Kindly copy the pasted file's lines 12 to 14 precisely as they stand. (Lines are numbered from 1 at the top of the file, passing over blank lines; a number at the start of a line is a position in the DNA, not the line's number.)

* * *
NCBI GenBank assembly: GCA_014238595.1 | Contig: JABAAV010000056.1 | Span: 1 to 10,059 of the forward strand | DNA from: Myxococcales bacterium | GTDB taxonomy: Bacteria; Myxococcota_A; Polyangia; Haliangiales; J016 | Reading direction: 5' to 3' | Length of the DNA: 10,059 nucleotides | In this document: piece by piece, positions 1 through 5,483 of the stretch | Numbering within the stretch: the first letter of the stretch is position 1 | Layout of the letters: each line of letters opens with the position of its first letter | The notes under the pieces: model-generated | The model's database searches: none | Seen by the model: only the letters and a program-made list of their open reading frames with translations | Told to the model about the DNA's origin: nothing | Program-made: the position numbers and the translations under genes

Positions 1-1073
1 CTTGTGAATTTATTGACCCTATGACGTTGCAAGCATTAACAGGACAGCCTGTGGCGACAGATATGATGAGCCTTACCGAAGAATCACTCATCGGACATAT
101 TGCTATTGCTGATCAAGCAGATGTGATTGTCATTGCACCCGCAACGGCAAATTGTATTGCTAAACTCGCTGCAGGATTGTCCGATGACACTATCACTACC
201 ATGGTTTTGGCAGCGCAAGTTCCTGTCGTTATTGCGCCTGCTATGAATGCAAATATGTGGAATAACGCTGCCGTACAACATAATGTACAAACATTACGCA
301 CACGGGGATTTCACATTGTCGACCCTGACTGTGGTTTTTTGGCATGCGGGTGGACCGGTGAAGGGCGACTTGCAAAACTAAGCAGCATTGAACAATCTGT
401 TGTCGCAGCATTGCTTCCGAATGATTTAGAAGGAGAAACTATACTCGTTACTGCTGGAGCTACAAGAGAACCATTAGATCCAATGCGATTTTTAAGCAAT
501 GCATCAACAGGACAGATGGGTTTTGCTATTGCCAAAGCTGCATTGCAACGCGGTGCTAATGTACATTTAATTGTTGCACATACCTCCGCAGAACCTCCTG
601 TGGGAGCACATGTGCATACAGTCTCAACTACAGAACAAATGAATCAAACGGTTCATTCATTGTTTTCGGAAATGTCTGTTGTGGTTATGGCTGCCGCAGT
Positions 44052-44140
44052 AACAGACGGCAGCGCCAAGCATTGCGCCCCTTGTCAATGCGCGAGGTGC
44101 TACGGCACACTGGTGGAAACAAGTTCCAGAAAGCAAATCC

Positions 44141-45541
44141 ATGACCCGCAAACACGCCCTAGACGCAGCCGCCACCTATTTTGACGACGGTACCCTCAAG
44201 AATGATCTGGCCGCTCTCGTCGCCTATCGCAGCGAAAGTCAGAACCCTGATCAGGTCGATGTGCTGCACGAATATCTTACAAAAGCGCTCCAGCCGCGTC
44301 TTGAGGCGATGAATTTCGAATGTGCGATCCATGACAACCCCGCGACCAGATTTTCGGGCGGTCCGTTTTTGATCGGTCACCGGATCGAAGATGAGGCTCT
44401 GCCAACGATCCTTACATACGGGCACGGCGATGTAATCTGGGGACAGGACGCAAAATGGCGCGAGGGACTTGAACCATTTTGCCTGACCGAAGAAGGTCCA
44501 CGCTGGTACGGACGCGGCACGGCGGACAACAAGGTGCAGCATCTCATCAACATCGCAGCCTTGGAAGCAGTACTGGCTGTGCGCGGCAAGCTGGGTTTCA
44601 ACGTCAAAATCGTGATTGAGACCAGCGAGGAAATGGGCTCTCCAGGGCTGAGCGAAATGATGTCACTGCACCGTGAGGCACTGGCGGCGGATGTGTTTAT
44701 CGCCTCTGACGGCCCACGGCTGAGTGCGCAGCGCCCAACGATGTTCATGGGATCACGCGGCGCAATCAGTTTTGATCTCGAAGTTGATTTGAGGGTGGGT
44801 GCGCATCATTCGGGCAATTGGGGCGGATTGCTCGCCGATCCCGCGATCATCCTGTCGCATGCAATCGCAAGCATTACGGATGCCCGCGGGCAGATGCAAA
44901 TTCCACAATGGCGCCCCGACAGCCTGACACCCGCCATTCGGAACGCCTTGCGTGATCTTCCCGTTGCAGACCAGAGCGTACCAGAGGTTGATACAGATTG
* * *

44101 TACGGCACACTGGTGGAAACAAGTTCCAGAAAGCAAATCC

Positions 44141-45541
44141 ATGACCCGCAAACACGCCCTAGACGCAGCCGCCACCTATTTTGACGACGGTACCCTCAAG